'For many people, their animals are all they have left, so HSI's animal aid is a vital lifeline.

Tuesday, April 7, 2015

Yes, we have more pandas

Good news for pandas, apparently
It’s official. There are now 1864 adult pandas in the wild, according to an announcement made by China’s State Forestry Administration at a long-awaited press conference in Beijing this morning.
For the past 40 years, China has conducted a survey of adult pandas in the wild, at roughly ten-year intervals. The 1970s estimate was 1100. In the 1980s, it was 1120. The third census, conducted between 1998 and 2002, gave us 1596 pandas. The latest figure of 1864, revealed this morning, suggests that the number of adult pandas in the wild has increased by 268 over the last decade, a gain of 16.8%.
The total area inhabited by wild giant pandas is estimated at 2,577,000 hectares, an expansion of 11.8% since the last report. With the number of dedicated panda nature reserves increasing from 40 to 67 over the same period, it’s reckoned that 1246 pandas or two-thirds of the entire population now resides in a protected area.
“The increase of both the wild giant panda population size and habitat area over last ten years is a significant conservation achievement,” says Xiaohai Li, executive director of programmes at WWF-China in a press release.
For all those who want a conservation success story, stop reading now. But if you can tolerate a bit grey in the place of black-and-white, you might want to digest just one more paragraph.
As I pointed out in an earlier post, China has changed the method of monitoring pandas over the years, making it difficult to know whether panda numbers really have risen. I also noted that if it were up to politicians to put a figure on the wild panda population, they’d be happiest with precisely the kind of modest increase we’ve seen today. It’s enough to claim that support for panda conservation is paying off, but it’s not so great as to take the panda away from the limelight that comes with being classified as “Endangered” (which would occur at a population size of 2500). In spite of these niggling caveats, I am prepared to state, with some certainty, that the number of pandas in the wild - whatever that figure really is - is either going up, going down or staying the same.
If pandas and politics are your bag, you might be interested in my second book The Way of the Panda: The Curious History of China’s Political Animal (Profile Books, 2010).
CORRECTION: Over at Nature, Jane Qiu has written an excellent piece on the survey results in which she points out that IUCN can downgrade the status of a threatened species from “Endangered” to “Vulnerable” if a population of less than the 2500 is on the increase. This, it would seem, is the case for pandas.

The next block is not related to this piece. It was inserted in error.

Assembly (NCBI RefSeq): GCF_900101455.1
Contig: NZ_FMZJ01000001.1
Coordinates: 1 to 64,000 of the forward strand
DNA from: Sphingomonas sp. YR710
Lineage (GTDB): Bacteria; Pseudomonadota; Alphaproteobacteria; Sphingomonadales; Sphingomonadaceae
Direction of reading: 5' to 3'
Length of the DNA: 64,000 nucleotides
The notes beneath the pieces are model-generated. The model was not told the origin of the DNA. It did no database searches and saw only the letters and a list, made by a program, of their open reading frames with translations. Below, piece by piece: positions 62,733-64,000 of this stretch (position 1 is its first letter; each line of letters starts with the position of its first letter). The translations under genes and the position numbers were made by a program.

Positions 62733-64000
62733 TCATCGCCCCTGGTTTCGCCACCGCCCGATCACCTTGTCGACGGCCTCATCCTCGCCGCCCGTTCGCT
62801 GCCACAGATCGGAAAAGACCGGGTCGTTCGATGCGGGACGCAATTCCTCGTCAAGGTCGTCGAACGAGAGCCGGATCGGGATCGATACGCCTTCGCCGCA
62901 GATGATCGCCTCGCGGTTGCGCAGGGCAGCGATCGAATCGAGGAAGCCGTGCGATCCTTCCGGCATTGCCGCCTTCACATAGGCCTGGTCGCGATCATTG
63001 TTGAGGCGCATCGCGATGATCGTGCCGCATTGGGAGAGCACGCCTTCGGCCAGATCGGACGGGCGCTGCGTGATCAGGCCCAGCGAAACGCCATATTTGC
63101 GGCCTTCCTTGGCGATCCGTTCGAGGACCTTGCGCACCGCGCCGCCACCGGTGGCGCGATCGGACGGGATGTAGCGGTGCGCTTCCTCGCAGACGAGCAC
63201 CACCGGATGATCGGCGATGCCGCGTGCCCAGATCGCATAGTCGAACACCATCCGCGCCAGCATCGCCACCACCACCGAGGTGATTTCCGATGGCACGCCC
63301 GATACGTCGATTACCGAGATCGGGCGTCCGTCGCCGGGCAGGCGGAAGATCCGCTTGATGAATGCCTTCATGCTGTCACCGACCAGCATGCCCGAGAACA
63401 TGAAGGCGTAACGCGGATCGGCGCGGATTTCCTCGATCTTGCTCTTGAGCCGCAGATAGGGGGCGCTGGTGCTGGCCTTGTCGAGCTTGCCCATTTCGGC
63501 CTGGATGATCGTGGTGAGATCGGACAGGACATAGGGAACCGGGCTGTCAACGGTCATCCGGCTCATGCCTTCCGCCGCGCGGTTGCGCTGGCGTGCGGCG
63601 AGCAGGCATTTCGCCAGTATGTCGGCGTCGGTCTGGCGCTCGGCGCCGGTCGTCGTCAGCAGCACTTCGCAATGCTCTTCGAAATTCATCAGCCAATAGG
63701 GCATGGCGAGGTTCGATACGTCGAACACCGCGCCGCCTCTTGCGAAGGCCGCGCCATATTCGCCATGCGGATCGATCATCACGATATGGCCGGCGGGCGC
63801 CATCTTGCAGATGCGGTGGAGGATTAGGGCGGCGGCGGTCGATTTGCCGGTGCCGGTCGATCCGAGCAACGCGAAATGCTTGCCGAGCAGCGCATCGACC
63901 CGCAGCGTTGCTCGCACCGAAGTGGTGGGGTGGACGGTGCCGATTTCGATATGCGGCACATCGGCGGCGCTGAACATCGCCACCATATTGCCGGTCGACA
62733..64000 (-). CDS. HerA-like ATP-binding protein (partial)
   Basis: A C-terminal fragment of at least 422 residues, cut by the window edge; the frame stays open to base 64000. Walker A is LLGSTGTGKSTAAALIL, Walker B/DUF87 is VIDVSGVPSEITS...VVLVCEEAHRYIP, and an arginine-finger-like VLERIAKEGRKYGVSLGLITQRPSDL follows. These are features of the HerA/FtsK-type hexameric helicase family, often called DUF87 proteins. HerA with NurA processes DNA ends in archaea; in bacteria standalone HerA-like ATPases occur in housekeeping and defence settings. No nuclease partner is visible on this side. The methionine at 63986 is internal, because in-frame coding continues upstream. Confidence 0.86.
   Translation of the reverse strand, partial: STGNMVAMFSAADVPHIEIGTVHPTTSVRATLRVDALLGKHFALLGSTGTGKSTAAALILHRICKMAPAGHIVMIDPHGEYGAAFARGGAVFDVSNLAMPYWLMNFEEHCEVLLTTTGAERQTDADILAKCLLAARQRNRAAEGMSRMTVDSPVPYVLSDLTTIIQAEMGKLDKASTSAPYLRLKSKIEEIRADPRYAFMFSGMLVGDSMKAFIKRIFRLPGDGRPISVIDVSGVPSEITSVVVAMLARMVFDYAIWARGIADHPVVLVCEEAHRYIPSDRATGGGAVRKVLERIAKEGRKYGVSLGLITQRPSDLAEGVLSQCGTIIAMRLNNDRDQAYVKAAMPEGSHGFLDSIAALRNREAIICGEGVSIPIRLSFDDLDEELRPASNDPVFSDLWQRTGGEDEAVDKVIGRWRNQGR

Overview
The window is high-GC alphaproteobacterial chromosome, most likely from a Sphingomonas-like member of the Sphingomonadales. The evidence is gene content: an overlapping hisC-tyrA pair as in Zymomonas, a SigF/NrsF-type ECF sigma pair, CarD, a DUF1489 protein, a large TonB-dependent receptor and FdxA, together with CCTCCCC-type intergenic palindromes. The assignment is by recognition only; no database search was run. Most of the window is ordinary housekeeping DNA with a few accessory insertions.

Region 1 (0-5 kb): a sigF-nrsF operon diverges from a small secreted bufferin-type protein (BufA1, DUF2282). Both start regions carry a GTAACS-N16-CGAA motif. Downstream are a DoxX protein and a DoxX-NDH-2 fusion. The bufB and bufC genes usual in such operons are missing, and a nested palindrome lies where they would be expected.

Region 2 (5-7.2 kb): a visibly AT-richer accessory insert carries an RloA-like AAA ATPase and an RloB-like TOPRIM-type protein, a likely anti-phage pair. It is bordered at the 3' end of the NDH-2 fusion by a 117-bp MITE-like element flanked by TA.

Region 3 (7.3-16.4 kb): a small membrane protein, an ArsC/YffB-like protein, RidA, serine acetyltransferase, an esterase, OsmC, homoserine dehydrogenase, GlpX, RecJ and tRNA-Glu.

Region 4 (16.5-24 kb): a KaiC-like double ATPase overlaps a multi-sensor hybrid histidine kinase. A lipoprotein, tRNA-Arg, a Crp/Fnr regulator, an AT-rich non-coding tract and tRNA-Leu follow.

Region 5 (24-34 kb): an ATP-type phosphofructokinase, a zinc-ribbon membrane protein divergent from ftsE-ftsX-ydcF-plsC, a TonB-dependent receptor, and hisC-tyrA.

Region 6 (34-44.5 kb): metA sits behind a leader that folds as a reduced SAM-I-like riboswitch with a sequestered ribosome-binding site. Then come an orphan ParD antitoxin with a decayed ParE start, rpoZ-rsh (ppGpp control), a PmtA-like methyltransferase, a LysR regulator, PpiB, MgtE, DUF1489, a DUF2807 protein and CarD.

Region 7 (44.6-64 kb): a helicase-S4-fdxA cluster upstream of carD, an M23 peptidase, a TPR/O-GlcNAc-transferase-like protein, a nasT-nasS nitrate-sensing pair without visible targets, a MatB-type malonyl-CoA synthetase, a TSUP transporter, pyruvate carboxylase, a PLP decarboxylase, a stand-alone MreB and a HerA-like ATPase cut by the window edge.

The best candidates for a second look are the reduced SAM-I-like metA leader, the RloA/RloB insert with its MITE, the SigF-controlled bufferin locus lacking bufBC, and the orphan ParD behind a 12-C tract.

Monday, March 9, 2015

Chihuahua hiding in suitcase sets off baggage alarms at LaGuardia airport

TransportatA fellow chihuahua in Los Angeles.ion Security Administration (TSA) officers said a woman’s seven-year-old chihuahua sneaked into her suitcase and triggered a luggage screening alert at New York’s LaGuardia Airport last week.
TSA spokeswoman Lisa Farbstein said the black, hard-sided suitcase was in a checked-baggage area on Tuesday when an unknown-contents alarm indicated an officer should inspect the case.
Those unknown contents proved to be a beige and tan chihuahua.
TSA said the owner had no idea her little dog had crawled in and curled up while she was packing for a flight to Los Angeles.
The woman’s husband came to the airport and took the dog home.

Monday, February 9, 2015

Lions - Known For Breeding With Tigers and Leopards

Lions are known for breeding with tigers and leopards. This is why their cousins include jaguars, panthers, tigers and leopards. They can trace their ages back to many old roots and today modern species can be found in many parts of Africa. Some are found in zoos in India or China as well. Captive lions in cooler climates of Europe and North America sport heavier manes whereas the lions of bushy Tsavo region in Kenya are maneless. Lions have the largest skull amongst all cats, with strong jaws and canines designed to suit their carnivorous lifestyle.

Believe it or not, this seemingly indestructible creature, whose demeanor exudes such strength and character, is dwindling in numbers so rapidly that at the current rate of decline, the lion may very well become just another statistic in the story of evolution. You see, there has been a clash of difference between lions and the progress of African farming. To put it bluntly, one of them has to go. Unfortunately for fauna enthusiasts, it's the lion.

For some countries in central and even western Africa, it's almost too little too late as lion numbers have almost completely diminished. There are many difficulties in managing african lion re-population. Breeding programs are fine but the problem is in re-locating animals into new environments among established prides. More often than not, they are not accepted by the existing pride. They team together to protect themselves against vultures, wildebeests, hyenas and more. Female lions mostly do the hunting, killing and stalking. When it comes to protecting the pride, the male lion leads the crowd. Lions can live for around 20 years and will enjoy living in the wild.

Therefore, like elephants, the skins and teeth of lions are also in high demand for buyers. To fight against such illegal practices, government and wildlife protection agencies are working hard to control the issue. Though lions are not endangered, they are scarce in population. Though they look easy to tame, they can be furious if threatened. Lions are specifically meat eaters but in many cases they are also noticed trying vegetables. Some of the large animals that they like to eat include zebras and hyenas.